Have you seen the video?

With over $3,000 raised so far to help the Shamasneh family, it's been an uplifting start to APN's Shelter for the Shamasnehs crowdfunding campaign - thanks to supporters like you.

Watch the video below to learn more about the Shamasneh family and the ongoing, settler-led evictions of Palestinians in East Jerusalem.

Shamasneh video
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Now, help APN and Peace Now give the Shamasneh family a new home.

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Shelter for the Shamasnehs

Shamasneh1

On September 5th, 2017, everything changed for the Shamasneh family.

Forcibly removed from their East Jerusalem home in the middle of the night by Israeli police, it was only an hour later that this Palestinian family of ten found their house was occupied by Jewish settlers, radical ideologues sent to seize the property their organization had taken over through various legal maneuvers.

Since then, the Shamasneh family has been scattered and their lives upended, all in service of an extremist right-wing agenda to gradually take over Palestinian neighborhoods of East Jerusalem.

We won't stand idly by, and you shouldn't either.

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From planting to burning down trees

Tu Bishvat

Barbara Green

When did we go from being a people who plant trees to a people who cut and burn them down?

When I see photographs of Israeli settlers cutting, uprooting, or setting fire to Palestinians' olive trees to intimidate them, I can't reconcile what I see with what I thought I knew of our own tradition.

Carob treeTu Bishvat is the New Year of the Trees, one of four new years in our tradition. Children celebrate the holiday with songs and tree planting. On Tu Bishvat, it is common to retell the Talmudic story of the famous miracle worker Honi who once saw a man planting a carob tree. Ḥoni said to him: How long until it will bear fruit? The man said: Not for seventy years. Ḥoni said: Do you expect to live long enough to benefit from this tree? The man responded: I found a world full of carob trees. Just as my ancestors planted for me, I am planting for my descendants.

Jews venerate this symbolism of a future for our children, and we show our faith in that future by planting trees. The chalutzim who built the Jewish state planted forests. Today we recognize that covering entire hillsides with trees common in northern Europe was not so environmentally sound, but the impulse was a good one. Planting trees means we believe that there will be a future.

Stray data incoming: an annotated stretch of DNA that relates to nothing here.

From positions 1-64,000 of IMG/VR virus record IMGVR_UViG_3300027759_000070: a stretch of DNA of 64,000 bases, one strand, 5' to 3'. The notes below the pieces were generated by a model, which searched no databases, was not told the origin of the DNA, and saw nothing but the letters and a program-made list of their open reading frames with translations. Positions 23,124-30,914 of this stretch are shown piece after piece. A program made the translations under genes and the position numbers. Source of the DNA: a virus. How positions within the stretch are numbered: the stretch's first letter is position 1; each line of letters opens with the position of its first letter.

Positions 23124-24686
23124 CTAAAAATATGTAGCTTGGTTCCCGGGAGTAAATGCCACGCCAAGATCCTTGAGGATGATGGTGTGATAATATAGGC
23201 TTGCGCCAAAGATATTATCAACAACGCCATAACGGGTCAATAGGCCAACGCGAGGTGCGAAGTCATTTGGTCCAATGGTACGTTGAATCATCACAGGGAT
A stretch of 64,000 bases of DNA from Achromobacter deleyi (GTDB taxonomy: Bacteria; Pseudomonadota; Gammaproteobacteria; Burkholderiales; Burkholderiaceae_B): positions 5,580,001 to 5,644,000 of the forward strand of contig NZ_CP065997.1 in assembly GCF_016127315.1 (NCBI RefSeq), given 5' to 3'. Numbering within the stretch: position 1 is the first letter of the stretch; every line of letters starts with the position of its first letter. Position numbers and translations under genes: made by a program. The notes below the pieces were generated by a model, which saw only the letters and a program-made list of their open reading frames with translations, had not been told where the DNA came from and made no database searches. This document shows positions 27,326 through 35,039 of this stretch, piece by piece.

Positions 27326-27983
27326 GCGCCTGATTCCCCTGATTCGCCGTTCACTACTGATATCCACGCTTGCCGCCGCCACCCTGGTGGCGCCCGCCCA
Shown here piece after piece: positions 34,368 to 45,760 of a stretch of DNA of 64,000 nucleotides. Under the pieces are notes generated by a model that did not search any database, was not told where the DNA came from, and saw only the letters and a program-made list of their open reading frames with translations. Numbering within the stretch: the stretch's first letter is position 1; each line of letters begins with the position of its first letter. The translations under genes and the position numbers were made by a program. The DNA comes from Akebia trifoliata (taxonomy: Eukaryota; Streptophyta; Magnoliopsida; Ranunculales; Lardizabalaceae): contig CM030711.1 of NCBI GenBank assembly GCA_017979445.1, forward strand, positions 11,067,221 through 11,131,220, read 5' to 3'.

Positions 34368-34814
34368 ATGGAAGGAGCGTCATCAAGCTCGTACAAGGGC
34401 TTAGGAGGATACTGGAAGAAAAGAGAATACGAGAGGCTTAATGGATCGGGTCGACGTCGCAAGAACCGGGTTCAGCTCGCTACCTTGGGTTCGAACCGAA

Years ago I went to the West Bank with Rabbi Arik Ascherman, who then headed the organization Rabbis for Human Rights, to help with the Palestinians' olive harvest. We were a group of international volunteers from many countries. When Arik gave us instructions, I felt ashamed. "If the settlers come to make trouble, don't engage with them. Your job is to interpose yourself between the Palestinian farmers and the settlers. The IDF will protect the settlers; that's what the government has directed them to do." For some of the international volunteers, this was their introduction to Israel. This was the ugly side.

vandalized treeEvery year, settlers destroy hundreds of Palestinian trees in acts of wanton vandalism. They attack the farmers and prevent them from harvesting the fruit of those long-lived trees. What kind of future do Palestinian children see as their Jewish neighbors destroy their olive trees, their source of livelihood? The message is clear: Arabs not wanted here.

Can we ever go back to treating trees with reverence? Can we observe Tu Bishvat with a sense of joy and hopefulness? I don't accept the alternative. Our tradition enjoins us to "choose life" and this includes trees.

Israel’s Peace Now movement and Americans for Peace Now, its American sister-organization, work to end the occupation and establish peaceful relations between Israel and an independent Palestinian state in the West Bank and Gaza Strip. Please support us in this work.

Thank you,
Barbara Green

P.S. According to the UN Office for the Coordination of Humanitarian Affairs, in 2017 alone, nearly 3,000 olive trees have been vandalized by settlers. This doesn't include assaults on civilians and other destruction of property - all forbidden by Jewish law- but the destruction of these trees is the greatest irony because they are olive trees - the symbol of peace. Help us expose those who sow hatred and conflict through assault and vandalism. Support Americans for Peace Now.

Tu Bishvat begins the night of January 30th. Tu Bishvat is a Jewish holiday occurring on the 15th day of the Hebrew month of Shevat. It is also called "Rosh HaShanah La'Ilanot," literally "New Year of the Trees."



Barbara Green has been a volunteer for Americans for Peace Now for many years. She lives in Washington, DC.

Seeking the truth in 2018

This year has brought an assault on truth that has left us all feeling like Diogenes the Cynic, wandering the streets with a lamp, looking for “an honest man.” Since our founding, Americans for Peace Now has been meticulous in uncovering the truth. We  shine a lantern in places that extremists would prefer to keep dark and hidden. We are unshakable in our honesty, even when the truth we tell is unpopular.

So, let us get right to the point: Americans for Peace Now will continue speaking the truth in the New Year, as will our sister organization, Peace Now in Israel.